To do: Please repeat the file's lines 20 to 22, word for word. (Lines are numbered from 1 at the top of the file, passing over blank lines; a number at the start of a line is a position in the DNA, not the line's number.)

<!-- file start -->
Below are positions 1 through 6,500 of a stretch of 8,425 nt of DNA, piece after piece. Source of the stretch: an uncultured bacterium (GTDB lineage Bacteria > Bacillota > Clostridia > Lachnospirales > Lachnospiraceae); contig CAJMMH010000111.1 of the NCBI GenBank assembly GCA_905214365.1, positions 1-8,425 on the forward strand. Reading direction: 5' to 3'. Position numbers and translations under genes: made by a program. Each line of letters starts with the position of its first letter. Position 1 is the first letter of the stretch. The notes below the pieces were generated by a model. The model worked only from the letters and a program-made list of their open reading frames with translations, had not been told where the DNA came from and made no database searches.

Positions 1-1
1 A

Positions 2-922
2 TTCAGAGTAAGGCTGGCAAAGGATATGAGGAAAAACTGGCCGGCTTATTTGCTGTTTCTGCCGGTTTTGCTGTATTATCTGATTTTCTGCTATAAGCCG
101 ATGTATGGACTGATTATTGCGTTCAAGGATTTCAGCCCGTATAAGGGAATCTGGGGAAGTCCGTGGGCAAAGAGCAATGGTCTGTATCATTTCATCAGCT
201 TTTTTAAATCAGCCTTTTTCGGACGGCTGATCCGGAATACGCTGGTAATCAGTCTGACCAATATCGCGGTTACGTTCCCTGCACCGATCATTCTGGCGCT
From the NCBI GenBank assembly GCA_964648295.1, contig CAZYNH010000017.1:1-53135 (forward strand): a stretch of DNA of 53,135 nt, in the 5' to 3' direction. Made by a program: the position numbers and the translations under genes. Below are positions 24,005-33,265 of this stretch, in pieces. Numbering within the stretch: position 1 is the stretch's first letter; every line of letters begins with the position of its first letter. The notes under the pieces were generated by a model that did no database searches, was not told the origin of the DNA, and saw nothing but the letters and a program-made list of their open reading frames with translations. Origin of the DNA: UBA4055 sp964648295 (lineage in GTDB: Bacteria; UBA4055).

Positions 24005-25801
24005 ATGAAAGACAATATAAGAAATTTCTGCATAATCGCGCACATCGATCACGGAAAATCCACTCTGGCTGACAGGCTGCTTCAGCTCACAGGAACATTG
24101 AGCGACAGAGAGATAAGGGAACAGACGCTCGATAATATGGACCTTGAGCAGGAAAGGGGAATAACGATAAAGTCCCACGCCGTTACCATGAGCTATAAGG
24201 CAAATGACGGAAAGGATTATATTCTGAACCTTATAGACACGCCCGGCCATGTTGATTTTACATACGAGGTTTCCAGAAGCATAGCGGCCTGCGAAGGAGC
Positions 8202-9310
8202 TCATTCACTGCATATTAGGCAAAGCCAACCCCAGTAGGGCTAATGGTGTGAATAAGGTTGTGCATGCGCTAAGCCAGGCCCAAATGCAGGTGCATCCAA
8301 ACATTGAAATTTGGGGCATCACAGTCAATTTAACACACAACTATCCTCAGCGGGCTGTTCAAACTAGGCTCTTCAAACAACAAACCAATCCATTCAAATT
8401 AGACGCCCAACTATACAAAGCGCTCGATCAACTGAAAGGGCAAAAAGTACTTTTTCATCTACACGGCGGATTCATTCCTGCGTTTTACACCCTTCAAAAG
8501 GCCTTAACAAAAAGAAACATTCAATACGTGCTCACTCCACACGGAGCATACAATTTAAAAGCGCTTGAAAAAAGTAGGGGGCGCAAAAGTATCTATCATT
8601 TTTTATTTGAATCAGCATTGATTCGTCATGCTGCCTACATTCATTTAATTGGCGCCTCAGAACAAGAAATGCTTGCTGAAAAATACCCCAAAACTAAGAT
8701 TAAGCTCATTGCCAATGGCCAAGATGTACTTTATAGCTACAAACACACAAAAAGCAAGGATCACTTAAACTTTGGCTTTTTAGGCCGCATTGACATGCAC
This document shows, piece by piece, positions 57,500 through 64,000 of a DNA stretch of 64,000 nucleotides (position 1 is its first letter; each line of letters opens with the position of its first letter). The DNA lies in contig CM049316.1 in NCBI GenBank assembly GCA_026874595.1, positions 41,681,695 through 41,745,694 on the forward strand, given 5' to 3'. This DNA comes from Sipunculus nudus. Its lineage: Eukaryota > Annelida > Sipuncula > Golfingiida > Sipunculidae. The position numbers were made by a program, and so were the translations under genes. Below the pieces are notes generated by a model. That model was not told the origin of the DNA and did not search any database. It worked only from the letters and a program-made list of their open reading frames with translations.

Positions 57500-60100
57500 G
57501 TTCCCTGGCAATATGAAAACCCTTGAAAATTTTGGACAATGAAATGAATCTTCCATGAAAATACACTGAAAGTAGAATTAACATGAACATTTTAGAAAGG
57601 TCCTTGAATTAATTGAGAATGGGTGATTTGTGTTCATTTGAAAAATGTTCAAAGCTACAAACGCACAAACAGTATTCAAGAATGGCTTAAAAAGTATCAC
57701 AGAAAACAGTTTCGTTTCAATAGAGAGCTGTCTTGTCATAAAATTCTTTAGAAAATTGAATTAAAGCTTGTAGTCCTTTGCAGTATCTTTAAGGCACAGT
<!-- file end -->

This document shows, piece by piece, positions 57,500 through 64,000 of a DNA stretch of 64,000 nucleotides (position 1 is its first letter; each line of letters opens with the position of its first letter). The DNA lies in contig CM049316.1 in NCBI GenBank assembly GCA_026874595.1, positions 41,681,695 through 41,745,694 on the forward strand, given 5' to 3'. This DNA comes from Sipunculus nudus. Its lineage: Eukaryota > Annelida > Sipuncula > Golfingiida > Sipunculidae. The position numbers were made by a program, and so were the translations under genes. Below the pieces are notes generated by a model. That model was not told the origin of the DNA and did not search any database. It worked only from the letters and a program-made list of their open reading frames with translations.

Positions 57500-60100
57500 G